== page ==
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‘To all people of good will’: Church leaders declare day of prayer for Myanmar

Five overseas archdioceses have called for Holy Thursday to be a day of prayer for democracy and peace in Myanmar where hundreds have been killed since a Feb. 1 military coup.

“The situation in Myanmar continues to deteriorate. Christians there, like all other religions, are affected by the military junta’s coup,” said a statement from the Archdiocese of Cologne.  

The Cologne Archdiocese, along with the archdioceses of New York, Tokyo and its fellow German city of Regensburg, proclaimed a day of prayer for Holy Thursday, April 1 following a request made by Myanmar’s Cardinal Charles Maung Bo, archbishop of Yangon.

Cardinal Bo gave “an urgent appeal to the universal Church” asking for prayer and solidarity, said the statement.

The prayer day appeal follows a March 15 letter of support that Archbishop Rainer Maria Cardinal Woelki of Cologne sent to Cardinal Bo.

“May God help that Myanmar will find its way back to democracy and freedom and again become the ‘golden land’ that the Burmese are so proud of. I will also ask our parishes to include Myanmar in their prayers,” wrote Cardinal Woelki in his letter.

Bishop Rudolf Voderholzer of Regensburg has similarly asked Christians in his diocese to pray for people suffering in Myanmar on Holy Thursday and beyond.

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“So many people in Myanmar are currently losing everything that belongs to their lives — freedom, the protection of the law and their livelihood,” Bishop Voderholzer said.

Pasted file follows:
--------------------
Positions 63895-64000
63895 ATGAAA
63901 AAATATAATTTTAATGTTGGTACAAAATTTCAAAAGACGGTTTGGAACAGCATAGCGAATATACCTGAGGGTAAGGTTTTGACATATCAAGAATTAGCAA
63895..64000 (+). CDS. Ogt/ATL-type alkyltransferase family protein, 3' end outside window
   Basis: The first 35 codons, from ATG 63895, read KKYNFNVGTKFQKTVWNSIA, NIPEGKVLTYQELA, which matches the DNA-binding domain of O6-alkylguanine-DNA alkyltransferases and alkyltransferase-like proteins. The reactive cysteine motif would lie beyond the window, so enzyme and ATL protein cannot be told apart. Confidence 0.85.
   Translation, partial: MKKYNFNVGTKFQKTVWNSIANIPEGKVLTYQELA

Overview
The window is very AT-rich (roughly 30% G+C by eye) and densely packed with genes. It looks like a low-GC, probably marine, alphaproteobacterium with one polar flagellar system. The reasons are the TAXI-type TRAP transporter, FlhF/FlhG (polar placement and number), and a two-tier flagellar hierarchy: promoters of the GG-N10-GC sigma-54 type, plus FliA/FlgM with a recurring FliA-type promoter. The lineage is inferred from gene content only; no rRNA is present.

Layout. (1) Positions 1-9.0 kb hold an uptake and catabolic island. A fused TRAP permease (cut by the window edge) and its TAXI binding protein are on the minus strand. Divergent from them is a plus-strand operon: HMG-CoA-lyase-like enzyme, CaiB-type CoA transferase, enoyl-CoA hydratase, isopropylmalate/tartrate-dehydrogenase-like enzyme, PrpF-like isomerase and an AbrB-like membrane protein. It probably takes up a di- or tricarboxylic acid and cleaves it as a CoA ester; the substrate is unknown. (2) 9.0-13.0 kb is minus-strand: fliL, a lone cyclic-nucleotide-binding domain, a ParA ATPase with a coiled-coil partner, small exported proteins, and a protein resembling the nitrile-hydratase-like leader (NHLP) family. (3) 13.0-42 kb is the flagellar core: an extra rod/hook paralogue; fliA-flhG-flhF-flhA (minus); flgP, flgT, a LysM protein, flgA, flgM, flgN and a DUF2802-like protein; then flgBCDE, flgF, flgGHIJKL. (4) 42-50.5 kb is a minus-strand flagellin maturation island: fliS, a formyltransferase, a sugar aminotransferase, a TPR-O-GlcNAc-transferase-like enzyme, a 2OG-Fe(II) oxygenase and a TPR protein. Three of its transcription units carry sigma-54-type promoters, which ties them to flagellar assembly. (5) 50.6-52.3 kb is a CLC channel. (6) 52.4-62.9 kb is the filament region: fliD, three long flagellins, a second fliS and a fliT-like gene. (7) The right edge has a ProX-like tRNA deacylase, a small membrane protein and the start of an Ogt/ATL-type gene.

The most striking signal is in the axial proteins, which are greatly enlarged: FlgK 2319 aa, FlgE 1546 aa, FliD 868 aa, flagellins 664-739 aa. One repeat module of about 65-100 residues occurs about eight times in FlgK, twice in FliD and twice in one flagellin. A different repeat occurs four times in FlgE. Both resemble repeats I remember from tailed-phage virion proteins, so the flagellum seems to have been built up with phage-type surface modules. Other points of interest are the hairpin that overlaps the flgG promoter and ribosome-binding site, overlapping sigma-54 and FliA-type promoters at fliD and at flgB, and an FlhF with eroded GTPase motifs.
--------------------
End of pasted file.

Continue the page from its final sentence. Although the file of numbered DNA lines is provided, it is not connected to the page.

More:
“Our prayers and sympathy are for them like a source of hope and courage to live in a desert of violence, injustice and anxiety to survive the next day,” he said.

The letter from the five archdioceses comes as more than 500 civilians have reportedly been killed by security forces in Myanmar.

Archbishop Tarcisio Isao Kikuchi of Tokyo earlier pledged his prayer support in a personal letter to the bishops in Myanmar: “I would like to assure you of our prayer in solidarity, with the Church of Myanmar, her role in serving the weak and her striving for peace,” Archbishop Kikuchi said.

A similar statement has been made by the American bishops who appealed to Myanmar for “a return to democracy.”

“I join with our Holy Father, Pope Francis, my brother bishops here in the United States and around the world, and all people of good will, in praying for a peaceful end to the current crisis in Myanmar,” said Cardinal Timothy M. Dolan, archbishop of New York.

People protest against the military coup in Launglon township, Myanmar March 30. (Dawei Watch via Reuters)

The pope — who visited Myanmar in 2017 — has made repeated statements calling for an end to the bloodshed in the country.   

Catholic church leaders from other countries, including Thailand and South Korea, have likewise voiced concern over the situation in Myanmar.  Earlier this month, all 12 Catholic cardinals from across Asia also jointly appealed for “peace and reconciliation.”

Concern among the Church’s leaders parallels international alarm of what has become a worsening situation in the country of 54 million people of whom around 800,000 are Catholics.

Myanmar’s security forces have killed at least 510 civilians in nearly two months of efforts to stop protests against the coup, the Assistance Association for Political Prisoners advocacy group said earlier this week.

The White House has condemned the killings of civilians as an “abhorrent” use of lethal force and renewed a call for the restoration of democracy, while UN Secretary-General Antonio Guterres urged Myanmar’s generals to stop the killings and repression of demonstrations.

Despite the violence, crowds have turned out in towns across the country, according to media and social media posts. Conflict between the military and the country’s ethnic groups is also escalating.

With Reuters

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